Since lesbian and gay people are just beginning to find role models, few examples of healthy relationships with partners and families of choice exist, but the senior pastor of the world’s largest predominately lesbian and gay church has written a book that fills this void.
Rev. Michael Piazza, whose church serves a congregation of three thousand mostly gay and lesbian people and has already outgrown a 900 seat sanctuary completed in 1992, shares his personal experiences and research in his fourth book, Rainbow Family Values: Relationship Skills for Lesbian and Gay Couples.
The book is divided into two parts. First, Piazza looks at family formation, then he offers advice on beginning a healthy family by starting with a committed relationship with a partner. Piazza points out that right-wing religious zealots are destroying the family fabric of America by attacking gay and lesbian people.
“Today, overt racism is socially frowned upon, and Communism has been defeated. The Radical Right requires another ‘enemy,'” Piazza writes. But their rhetoric, he says, causes children to be rejected and abused. “The hateful Right should be worried, because they are undermining the very institution they purport to esteem.”
Piazza examines the Religious Right’s attacks on gay and lesbian people and suggests the “Family of God’s Dreams,” made up of more than just one or two people, but of an extended family of choice — people who may or may not be related by biology but are related by emotion. The pastor says relationships don’t have to be based on a committed couple. His relationship with Bill, his partner, though, forms the basis of his other relationships, which include two children (one adopted, the other born by artificial insemination) the mothers of his children and a circle of close friends.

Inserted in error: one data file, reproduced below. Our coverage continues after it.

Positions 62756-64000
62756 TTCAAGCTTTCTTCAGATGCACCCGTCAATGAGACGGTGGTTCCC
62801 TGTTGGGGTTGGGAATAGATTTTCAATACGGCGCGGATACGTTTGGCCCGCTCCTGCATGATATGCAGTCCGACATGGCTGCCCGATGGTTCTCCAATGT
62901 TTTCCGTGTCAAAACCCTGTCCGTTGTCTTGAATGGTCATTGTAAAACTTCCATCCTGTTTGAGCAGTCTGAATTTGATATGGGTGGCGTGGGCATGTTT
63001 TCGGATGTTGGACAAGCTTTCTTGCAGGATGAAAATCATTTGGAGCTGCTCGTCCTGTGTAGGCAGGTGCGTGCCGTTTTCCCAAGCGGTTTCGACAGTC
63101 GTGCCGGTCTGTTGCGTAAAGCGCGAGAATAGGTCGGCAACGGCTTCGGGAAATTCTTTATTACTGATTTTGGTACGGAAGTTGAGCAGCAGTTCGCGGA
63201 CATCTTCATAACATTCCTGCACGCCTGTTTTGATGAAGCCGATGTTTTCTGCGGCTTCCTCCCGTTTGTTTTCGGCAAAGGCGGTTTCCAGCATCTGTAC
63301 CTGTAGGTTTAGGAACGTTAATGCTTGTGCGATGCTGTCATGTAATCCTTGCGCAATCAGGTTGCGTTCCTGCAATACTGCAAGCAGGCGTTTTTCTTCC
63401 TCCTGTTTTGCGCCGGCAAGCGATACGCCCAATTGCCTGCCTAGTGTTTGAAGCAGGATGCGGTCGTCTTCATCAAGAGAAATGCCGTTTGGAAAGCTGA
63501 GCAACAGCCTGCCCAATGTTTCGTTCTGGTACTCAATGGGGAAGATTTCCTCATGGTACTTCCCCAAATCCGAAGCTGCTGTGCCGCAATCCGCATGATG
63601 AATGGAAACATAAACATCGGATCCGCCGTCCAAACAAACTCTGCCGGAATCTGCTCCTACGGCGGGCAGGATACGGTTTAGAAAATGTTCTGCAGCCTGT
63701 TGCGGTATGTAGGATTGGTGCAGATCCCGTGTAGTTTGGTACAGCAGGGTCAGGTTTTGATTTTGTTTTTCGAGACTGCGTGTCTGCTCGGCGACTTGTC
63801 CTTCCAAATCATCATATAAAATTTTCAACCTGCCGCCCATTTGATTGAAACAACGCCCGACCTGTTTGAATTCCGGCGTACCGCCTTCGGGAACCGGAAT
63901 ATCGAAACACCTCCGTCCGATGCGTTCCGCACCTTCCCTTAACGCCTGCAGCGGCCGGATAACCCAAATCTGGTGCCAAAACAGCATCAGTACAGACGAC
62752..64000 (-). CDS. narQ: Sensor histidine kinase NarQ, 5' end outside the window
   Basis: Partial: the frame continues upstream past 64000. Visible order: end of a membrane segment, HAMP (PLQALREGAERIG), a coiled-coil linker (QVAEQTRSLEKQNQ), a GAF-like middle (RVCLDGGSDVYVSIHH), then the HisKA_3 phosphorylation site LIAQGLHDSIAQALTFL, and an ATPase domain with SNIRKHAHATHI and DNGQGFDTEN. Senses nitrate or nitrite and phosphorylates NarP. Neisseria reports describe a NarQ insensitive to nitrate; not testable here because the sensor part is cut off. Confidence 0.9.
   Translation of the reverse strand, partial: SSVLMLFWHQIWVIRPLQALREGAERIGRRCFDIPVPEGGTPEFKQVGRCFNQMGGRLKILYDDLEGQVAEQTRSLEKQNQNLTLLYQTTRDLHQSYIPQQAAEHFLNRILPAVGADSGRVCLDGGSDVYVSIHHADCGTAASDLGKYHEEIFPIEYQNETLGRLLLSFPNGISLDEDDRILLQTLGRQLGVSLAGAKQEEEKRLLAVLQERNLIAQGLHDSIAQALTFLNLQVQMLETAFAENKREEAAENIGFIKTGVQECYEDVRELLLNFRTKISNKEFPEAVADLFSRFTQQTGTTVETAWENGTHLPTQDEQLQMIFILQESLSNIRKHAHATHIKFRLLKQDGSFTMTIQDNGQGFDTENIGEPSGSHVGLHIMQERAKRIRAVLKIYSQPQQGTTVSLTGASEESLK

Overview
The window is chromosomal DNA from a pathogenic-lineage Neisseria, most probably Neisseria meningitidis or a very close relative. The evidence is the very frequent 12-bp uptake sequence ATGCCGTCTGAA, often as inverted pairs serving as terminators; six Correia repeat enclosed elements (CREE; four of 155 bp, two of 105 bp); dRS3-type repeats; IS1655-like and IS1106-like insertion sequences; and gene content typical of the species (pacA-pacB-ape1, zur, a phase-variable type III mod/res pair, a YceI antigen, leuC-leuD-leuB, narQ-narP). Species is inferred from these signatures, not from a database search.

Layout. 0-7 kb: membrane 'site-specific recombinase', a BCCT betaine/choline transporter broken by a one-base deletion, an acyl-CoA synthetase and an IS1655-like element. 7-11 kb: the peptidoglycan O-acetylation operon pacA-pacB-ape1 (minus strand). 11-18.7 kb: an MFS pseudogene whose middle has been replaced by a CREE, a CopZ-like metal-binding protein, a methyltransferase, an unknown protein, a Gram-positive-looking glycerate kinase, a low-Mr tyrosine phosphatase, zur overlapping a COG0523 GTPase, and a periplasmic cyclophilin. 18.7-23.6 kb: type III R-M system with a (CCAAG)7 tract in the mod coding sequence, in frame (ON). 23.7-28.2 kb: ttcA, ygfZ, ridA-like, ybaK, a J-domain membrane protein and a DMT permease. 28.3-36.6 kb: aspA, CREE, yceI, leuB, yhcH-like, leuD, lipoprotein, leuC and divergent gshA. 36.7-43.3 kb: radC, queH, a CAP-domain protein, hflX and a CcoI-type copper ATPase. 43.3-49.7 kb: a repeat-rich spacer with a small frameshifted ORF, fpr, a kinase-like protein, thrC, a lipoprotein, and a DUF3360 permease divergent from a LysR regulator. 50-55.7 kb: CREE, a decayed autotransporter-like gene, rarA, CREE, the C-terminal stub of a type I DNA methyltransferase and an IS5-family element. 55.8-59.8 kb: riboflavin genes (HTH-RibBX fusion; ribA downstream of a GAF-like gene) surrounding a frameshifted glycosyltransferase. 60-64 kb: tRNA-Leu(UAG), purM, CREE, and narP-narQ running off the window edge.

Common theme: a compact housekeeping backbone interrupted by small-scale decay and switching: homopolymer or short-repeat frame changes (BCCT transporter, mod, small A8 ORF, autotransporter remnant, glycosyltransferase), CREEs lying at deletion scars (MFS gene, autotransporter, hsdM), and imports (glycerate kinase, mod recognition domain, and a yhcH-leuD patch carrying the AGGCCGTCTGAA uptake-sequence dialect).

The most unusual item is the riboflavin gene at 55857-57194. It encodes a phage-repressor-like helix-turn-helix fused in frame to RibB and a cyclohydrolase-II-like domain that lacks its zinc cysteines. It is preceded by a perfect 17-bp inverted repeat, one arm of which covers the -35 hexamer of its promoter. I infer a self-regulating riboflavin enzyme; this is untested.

Piazza is the senior pastor of Cathedral of Hope Metropolitan Community Church. He pastored Methodist churches for almost a decade before joining Metropolitan Community Church, a denomination of churches formed by lesbian and gay Christians. He hopes to build the Dallas church into a “Psychological Cathedral” for the lesbian and gay community, a goal that is rapidly becoming a reality as the congregation embarks on a plan to build a new church home designed by the world-famous architect Philip Johnson.
Most of the Rainbow Family Values is devoted to Piazza’s advice for couples. He uses his own relationship as an example as well as examples from the couples he has encountered in more than twenty years of pastoring Methodist and Metropolitan Community Church congregations. Piazza points out that many lesbian and gay people don’t get to date as teens and often must either rush ahead with no experience to adult relationships or try to date like teens in later life; neither is a really good option, he says. He encourages readers to enter relationships slowly.
Time is important in relationships, he says, just as it is in cooking with yeast. “Without time, the proper chemical reaction does not occur and you end up with something that is half-baked,” Piazza says.
He notes four keys to forming healthy relationships. Commitment, covenant, communication and compatibility. Each have their own chapter, and he also provides several lists of “do’s and don’t” about forming and sustaining long term relationships.
Ultimately, Piazza’s book recommends relationship based on trust, mutuality, communication, prayer, love and fun. He encourages gay and lesbian couples to not worry about trying to fit their relationships into the mold of a heterosexual couple with children. After all, that model is resulting in high percentages of divorce, dysfunction and unhappiness.
Piazza suggest readers live a life like Jesus — the Jesus who turned water into wine (not grape juice, he notes) at a wedding feast and called a group of outcasts who weren’t biologically related to him his family. The Religious Right may see healthy gay and lesbian relationships as a threat, but Jesus, he says, sees those relationships as modeled after God’s plan.
The Religious Right often seem to be trying to destroy the lesbian and gay community, but by forming stronger relationship within the community and outside of it, the community can become stronger than ever. Rev. Piazza’s book can help that happen.
Author of Eliminate the Silliness: Enjoy Simple, Minimalist Living Without a Lot of Nonsense and What To Do With 5 Minutes, Gip Plaster maintains an archive of interviews, reviews and stories he wrote for the LGBT press at https://gayscribe.com and a blog on minimalism at http://gipplaster.com. He lives in Fort Worth, Texas, with his partner of many years.